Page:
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The Feminist Threat

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Almost 40 percent of Senator Hillary Clinton's supporters either favor Senator John McCain or are undecided, according to the latest Associated Press-Yahoo News poll. Some media accounts have spun this as a glass-is-half-full scenario for Senator Barack Obama because more than half of Clinton's supporters intend to vote for him. Today's joint Clinton/Obama rally in Unity, New Hampshire is an effort to increase that number. But whatever the data mean for Obama, the cup is hardly running over for the feminist movement.

Undoubtedly, women account for a considerable chunk of that 40 percent. And, equally likely, most of these women must be, like Senator Clinton herself, committed advocates of a woman's right to choose whether to have an abortion - one of the defining causes of the feminist movement in the past four decades. How can these same women be unsure of their vote in November or, worse yet, committed to John McCain, perhaps the most anti-choice candidate in history?

The answers are bleak for feminists. These women are either ignorant or angry.

So, let's start with the women who have not yet bothered to consider what a vote for McCain would mean for women's rights. A recent poll commissioned by Planned Parenthood found that half of women supporting Senator McCain in battleground states did not know his position on abortion. In fact, George Will estimated that three-quarters of the country do not know McCain is pro-life. The lack of knowledge is not because the facts are up for debate. Senator McCain has stated publicly and unequivocally his views on abortion: he told a group of supporters in South Carolina this year that "I do not support Roe versus Wade. It should be overturned." And he has a long record of opposing abortion rights. He voted against allocating federal Medicaid funds for abortion even when the woman was the victim of rape or incest. He supported a complete ban on women in the military getting abortions at overseas military hospitals even when those women use their own money.

Senator McCain's lack of concern for the health of women goes further than his stance on abortion. He opposes requirements on health care plans to provide contraceptive coverage. He endorses an abstinence-only approach to sex education.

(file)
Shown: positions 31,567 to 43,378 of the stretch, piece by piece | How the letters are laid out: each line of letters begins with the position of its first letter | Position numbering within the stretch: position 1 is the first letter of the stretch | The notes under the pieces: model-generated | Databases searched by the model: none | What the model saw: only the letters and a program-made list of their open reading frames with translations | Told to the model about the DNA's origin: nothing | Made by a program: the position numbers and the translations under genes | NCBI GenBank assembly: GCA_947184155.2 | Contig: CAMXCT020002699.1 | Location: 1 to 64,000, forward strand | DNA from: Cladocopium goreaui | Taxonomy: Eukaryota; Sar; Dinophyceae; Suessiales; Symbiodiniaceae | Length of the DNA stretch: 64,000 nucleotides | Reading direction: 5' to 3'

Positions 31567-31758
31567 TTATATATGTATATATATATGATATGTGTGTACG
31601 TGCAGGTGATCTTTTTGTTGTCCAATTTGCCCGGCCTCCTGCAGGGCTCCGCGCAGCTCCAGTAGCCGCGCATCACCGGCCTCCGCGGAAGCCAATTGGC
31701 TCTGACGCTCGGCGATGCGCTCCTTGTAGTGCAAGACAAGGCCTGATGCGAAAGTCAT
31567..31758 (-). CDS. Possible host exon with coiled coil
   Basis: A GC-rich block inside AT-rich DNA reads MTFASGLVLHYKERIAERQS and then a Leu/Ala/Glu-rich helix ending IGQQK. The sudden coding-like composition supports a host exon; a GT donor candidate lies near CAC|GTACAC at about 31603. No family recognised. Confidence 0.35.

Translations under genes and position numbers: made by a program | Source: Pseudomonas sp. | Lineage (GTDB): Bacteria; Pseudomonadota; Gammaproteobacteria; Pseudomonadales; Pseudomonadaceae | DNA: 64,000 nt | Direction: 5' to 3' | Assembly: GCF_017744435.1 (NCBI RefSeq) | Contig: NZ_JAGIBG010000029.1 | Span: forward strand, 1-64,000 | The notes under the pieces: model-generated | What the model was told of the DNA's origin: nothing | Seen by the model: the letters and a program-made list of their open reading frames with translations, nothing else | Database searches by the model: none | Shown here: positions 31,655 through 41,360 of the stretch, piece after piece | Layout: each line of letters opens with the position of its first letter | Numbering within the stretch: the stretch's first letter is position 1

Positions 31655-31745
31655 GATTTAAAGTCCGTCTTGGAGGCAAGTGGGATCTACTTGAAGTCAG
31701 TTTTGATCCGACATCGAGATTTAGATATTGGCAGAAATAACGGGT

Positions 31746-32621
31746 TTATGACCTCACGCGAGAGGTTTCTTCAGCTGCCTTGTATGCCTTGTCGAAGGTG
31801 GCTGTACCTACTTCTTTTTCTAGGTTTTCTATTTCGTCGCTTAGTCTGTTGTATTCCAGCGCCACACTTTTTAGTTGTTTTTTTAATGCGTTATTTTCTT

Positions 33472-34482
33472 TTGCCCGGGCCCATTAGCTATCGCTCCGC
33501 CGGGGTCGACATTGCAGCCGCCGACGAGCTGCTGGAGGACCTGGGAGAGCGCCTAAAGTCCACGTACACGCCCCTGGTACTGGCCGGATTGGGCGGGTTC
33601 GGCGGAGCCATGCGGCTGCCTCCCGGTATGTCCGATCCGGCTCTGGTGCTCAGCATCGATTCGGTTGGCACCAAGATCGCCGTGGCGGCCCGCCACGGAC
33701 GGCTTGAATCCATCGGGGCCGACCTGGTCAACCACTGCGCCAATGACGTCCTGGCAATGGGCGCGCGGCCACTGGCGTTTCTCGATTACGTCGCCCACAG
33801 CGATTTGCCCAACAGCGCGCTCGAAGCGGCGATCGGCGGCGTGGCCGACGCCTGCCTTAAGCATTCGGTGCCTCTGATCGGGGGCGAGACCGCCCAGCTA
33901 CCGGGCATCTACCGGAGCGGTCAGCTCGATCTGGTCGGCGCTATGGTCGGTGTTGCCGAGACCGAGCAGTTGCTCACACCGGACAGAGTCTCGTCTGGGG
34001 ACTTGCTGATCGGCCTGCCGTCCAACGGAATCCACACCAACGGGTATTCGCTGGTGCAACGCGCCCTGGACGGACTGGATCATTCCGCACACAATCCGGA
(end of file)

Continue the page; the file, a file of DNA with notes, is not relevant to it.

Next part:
And lest there be any doubt how these views would translate to his judicial nominees, Senator McCain has made it crystal clear in a recent speech that he will support judges who share his views, including his anti-abortion stance. As with so many things, he intends to follow the path of President George W. Bush; he is on the record stating that he will select Justices in the mold of John Roberts and Samuel Alito, jurists who have already demonstrated an unwavering conservative voting record.

Senator Obama, in contrast, has pledged to make the preservation of "women's rights under Roe v. Wade a priority as President." He voted against Justices Roberts and Alito and has made clear that he wants "people on the bench who have enough empathy, enough feeling, for what ordinary people are going through."

This is not merely a theoretical disagreement between candidates. We are one vote away from having a majority of the Court hostile to Roe v. Wade, and the next President will replace at least one Justice who supports abortion rights and probably more. But some of Hillary Clinton's supporters have not even bothered to engage in the 10-second Google search that would give them McCain's positions on these issues.

But what about the women who do know the facts? Some of the women in that 40 percent must know McCain's views on these issues and are not fooled by his campaign's efforts to appear friendly to women by prominently featuring the female former CEOs of Hewlett-Packard and eBay. Informed female supporters of Hillary Clinton should be lining up to volunteer for Barack Obama. That a sizeable portion of them are unsure what to do next isn't just bad news for Senator Obama. It's bad news for the women's movement.

A woman's right to choose and reproductive freedom have been central pillars of the women's movement. If these women no longer feel strongly about those issues, on what basis are they now voting?

Is there another cause or issue greater than this one for these feminists? Certainly one can think of many pressing concerns. But Senator Obama is aligned with Senator Clinton on almost every major policy issue - and Senator McCain is not.

The most likely answer to the question of why some of these women are supporting McCain or are undecided is a frightening one for the feminist movement. It seems that many of these women would cast their vote for McCain to demonstrate their fury at Hillary Clinton's failure to secure the Democratic nomination.

Cynthia Ruccia, the co-founder of a group of Ohio Clinton supporters angered by what they saw as sexism during the primary campaign, says she plans to vote for Senator McCain even though she favors abortion rights. "Sexism is neither Democratic nor Republican, and it needs to stop," she said.

But a protest vote for Senator McCain as a way of decrying sexism simply doesn't make sense. One of the hallmarks of the women's movement --until now - has been its focus on action and results, not self-destructive symbols or the cult of personality.

Another has been to challenge the stereotype that women are too emotional to be trusted in positions of power where important decisions are made.

If these women cast their ballots in ignorance or a fit of rage, the glass wouldn't just be half empty for feminists. It would be shattered - and that's not the glass feminists have been trying to break through all these years.